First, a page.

Selamat datang ke blog bagi kursus kami SME 3023: Trends and Issues in Educational for Mathematical Sciences, bagi Sem 1 2011/2012. Kursus ini adalah di bawah seliaan Prof. Dr. Marzita binti Puteh. Diharapkan semua yang mengikuti blog ini akan mendapat manfaatnya.

Wednesday, 14 December 2011

Fun Fact: Music Math Harmony

It is a remarkable coincidence that
27/12 is very close to 3/2.

Harmony occurs in music when two pitches vibrate at frequencies in small integer ratios.

For instance, the notes of middle C and high C sound good together (concordant) because the latter has TWICE the frequency of the former. Middle C and the G above it sound good together because the frequencies of G and C are in a 3:2 ratio.

Well, almost!

In the 16th century the popular method for tuning a piano was to a just-toned scale. What this means is that harmonies with the fundamental note (tonic) of the scale were pure; i.e., the frequency ratios were pure integer ratios. But because of this, shifting the melody to other keys would make the music sound different (and bad) because the harmonies in other keys were impure!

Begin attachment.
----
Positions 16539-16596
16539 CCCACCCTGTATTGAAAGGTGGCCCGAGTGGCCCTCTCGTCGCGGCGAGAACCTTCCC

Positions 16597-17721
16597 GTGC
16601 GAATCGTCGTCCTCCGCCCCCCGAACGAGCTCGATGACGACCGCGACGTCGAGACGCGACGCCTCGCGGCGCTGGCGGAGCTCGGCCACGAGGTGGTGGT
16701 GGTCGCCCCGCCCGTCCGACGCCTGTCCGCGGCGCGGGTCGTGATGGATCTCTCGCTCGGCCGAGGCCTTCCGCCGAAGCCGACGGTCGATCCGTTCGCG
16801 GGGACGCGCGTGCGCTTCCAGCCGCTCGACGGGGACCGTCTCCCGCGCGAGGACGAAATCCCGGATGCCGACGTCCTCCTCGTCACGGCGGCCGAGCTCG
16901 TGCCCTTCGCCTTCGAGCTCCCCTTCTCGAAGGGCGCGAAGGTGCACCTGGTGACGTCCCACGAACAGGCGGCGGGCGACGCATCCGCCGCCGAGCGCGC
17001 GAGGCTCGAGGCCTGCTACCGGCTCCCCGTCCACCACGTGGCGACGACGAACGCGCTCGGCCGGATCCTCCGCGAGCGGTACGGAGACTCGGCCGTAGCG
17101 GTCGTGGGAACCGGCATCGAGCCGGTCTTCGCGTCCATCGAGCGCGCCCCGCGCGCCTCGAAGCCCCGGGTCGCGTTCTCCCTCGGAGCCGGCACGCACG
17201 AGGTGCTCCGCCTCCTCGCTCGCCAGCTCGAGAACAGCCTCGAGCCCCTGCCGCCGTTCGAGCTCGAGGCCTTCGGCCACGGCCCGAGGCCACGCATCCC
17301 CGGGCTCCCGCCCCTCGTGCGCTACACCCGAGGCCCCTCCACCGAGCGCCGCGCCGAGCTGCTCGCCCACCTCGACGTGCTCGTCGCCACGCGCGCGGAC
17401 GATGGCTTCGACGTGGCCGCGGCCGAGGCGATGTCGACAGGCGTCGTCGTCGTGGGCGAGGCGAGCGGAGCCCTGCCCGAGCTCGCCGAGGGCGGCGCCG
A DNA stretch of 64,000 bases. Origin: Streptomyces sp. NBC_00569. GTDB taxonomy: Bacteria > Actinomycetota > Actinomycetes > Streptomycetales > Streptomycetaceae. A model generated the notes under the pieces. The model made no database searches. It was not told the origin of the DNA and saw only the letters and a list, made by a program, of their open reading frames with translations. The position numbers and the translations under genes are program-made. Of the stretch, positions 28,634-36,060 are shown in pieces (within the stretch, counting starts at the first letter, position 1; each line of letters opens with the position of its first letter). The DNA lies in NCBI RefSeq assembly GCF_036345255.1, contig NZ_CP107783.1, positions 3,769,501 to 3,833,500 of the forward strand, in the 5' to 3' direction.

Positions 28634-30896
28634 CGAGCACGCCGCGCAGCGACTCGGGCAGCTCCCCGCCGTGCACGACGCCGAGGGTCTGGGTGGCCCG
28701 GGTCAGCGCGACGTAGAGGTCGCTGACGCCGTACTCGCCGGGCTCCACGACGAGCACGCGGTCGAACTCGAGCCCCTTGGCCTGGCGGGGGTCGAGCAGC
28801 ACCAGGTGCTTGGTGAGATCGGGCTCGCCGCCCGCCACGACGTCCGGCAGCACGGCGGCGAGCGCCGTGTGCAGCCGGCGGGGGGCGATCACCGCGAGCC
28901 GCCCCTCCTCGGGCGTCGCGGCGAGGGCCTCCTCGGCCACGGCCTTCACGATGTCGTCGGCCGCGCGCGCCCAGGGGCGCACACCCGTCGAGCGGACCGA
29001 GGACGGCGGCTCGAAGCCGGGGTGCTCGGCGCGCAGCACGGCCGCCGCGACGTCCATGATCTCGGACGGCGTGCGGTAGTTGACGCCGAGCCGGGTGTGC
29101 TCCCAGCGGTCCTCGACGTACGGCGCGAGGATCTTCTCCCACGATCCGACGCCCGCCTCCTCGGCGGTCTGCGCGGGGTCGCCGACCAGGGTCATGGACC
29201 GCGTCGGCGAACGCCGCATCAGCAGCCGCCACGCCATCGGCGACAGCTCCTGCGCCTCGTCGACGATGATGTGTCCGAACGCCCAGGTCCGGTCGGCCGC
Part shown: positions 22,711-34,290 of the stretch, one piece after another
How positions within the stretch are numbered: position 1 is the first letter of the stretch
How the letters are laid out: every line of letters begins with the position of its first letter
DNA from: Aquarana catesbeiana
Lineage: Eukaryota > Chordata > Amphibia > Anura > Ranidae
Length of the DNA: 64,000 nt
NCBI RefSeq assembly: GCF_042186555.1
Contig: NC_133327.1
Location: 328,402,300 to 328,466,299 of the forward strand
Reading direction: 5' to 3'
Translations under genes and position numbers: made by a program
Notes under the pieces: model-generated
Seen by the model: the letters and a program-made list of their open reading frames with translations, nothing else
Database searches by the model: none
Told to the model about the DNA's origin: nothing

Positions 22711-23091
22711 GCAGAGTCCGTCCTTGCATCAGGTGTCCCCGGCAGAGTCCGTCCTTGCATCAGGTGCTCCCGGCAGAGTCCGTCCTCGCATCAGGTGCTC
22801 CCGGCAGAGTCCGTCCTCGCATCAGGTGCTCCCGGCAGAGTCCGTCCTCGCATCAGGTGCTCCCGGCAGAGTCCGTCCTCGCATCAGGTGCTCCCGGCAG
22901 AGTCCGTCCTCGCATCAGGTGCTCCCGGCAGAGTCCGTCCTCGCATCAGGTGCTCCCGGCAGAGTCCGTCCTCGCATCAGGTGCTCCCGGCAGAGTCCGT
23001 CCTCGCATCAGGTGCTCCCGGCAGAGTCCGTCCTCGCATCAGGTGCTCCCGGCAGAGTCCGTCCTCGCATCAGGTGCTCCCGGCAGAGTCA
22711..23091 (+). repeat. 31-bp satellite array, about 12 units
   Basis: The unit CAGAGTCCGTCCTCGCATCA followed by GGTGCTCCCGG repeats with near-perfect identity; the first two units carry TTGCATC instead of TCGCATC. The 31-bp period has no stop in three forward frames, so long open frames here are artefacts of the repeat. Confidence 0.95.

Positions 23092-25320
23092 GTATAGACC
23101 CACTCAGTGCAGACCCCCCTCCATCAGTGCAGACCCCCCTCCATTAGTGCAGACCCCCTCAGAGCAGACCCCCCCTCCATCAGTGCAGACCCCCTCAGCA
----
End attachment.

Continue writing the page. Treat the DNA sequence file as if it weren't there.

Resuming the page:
So, the equal-tempered scale (in common use today), popularized by Bach, sets out to "even out" the badness by making the frequency ratios the same between all 12 notes of the chromatic scale (the white and the black keys on a piano). Thus, harmonies shifted to other keys would sound exactly the same, although a really good ear might be able to tell that the harmonies in the equal-tempered scale are not quite pure.

So to divide the ratio 2:1 from high C to middle C into 12 equal parts, we need to make the ratios between successive note frequencies 21/12:1. The startling fact that 27/12 is very close to 3/2 ensures that the interval between C and G, which are 7 notes apart in the chromatic scale, sounds "almost" pure! Most people cannot tell the difference!

What a harmonious coincidence!!!! 


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